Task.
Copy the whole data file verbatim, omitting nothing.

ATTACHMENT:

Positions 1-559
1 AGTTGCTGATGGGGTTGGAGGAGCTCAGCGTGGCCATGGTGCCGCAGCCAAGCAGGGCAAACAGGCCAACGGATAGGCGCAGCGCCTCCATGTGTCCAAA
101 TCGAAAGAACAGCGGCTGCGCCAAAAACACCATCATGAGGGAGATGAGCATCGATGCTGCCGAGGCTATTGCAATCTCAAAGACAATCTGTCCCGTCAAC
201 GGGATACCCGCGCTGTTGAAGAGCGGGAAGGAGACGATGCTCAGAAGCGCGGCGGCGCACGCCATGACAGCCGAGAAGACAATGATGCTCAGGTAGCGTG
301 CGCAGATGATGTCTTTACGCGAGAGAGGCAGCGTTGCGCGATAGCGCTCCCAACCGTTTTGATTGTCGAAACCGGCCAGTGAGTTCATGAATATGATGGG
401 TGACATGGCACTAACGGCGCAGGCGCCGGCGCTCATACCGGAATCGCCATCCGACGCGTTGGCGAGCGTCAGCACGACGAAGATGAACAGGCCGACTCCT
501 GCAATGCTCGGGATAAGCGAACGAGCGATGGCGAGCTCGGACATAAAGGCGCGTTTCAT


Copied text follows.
Positions 1-559
1 AGTTGCTGATGGGGTTGGAGGAGCTCAGCGTGGCCATGGTGCCGCAGCCAAGCAGGGCAAACAGGCCAACGGATAGGCGCAGCGCCTCCATGTGTCCAAA
101 TCGAAAGAACAGCGGCTGCGCCAAAAACACCATCATGAGGGAGATGAGCATCGATGCTGCCGAGGCTATTGCAATCTCAAAGACAATCTGTCCCGTCAAC
201 GGGATACCCGCGCTGTTGAAGAGCGGGAAGGAGACGATGCTCAGAAGCGCGGCGGCGCACGCCATGACAGCCGAGAAGACAATGATGCTCAGGTAGCGTG
301 CGCAGATGATGTCTTTACGCGAGAGAGGCAGCGTTGCGCGATAGCGCTCCCAACCGTTTTGATTGTCGAAACCGGCCAGTGAGTTCATGAATATGATGGG
401 TGACATGGCACTAACGGCGCAGGCGCCGGCGCTCATACCGGAATCGCCATCCGACGCGTTGGCGAGCGTCAGCACGACGAAGATGAACAGGCCGACTCCT
501 GCAATGCTCGGGATAAGCGAACGAGCGATGGCGAGCTCGGACATAAAGGCGCGTTTCAT